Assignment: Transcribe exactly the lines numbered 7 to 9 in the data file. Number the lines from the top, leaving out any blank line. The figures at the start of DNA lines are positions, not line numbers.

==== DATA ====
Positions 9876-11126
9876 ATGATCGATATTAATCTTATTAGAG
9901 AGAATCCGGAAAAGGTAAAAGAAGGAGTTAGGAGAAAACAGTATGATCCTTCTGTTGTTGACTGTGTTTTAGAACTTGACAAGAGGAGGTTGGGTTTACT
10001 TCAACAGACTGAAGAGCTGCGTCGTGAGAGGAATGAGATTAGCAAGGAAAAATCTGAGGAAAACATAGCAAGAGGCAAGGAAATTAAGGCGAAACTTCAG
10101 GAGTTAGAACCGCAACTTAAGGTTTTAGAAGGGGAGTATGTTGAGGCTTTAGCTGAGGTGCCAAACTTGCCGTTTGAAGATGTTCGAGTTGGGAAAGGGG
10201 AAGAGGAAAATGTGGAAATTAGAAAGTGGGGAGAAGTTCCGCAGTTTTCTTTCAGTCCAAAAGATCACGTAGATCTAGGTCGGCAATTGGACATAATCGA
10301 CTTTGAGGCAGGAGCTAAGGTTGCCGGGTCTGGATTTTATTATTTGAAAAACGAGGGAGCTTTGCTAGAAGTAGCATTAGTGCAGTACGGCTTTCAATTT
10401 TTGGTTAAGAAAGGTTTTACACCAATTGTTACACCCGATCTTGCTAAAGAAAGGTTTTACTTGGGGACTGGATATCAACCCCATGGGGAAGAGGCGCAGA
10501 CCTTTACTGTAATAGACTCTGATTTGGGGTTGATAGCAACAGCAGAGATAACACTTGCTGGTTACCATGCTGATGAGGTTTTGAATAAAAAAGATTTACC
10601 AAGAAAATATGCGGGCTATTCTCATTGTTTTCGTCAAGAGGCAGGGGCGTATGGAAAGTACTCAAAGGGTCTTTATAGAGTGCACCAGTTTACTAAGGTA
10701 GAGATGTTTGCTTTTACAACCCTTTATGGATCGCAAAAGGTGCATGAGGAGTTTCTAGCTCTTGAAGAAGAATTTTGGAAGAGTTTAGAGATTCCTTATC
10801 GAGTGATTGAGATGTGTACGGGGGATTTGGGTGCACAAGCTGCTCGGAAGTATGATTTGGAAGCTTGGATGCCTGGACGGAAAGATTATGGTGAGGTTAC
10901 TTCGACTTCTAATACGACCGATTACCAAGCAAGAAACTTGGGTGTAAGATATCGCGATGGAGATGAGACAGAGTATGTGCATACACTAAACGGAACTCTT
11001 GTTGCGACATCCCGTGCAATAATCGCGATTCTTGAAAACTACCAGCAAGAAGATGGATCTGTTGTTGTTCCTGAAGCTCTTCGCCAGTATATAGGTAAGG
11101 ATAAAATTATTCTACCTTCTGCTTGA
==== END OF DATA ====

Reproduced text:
10301 CTTTGAGGCAGGAGCTAAGGTTGCCGGGTCTGGATTTTATTATTTGAAAAACGAGGGAGCTTTGCTAGAAGTAGCATTAGTGCAGTACGGCTTTCAATTT
10401 TTGGTTAAGAAAGGTTTTACACCAATTGTTACACCCGATCTTGCTAAAGAAAGGTTTTACTTGGGGACTGGATATCAACCCCATGGGGAAGAGGCGCAGA
10501 CCTTTACTGTAATAGACTCTGATTTGGGGTTGATAGCAACAGCAGAGATAACACTTGCTGGTTACCATGCTGATGAGGTTTTGAATAAAAAAGATTTACC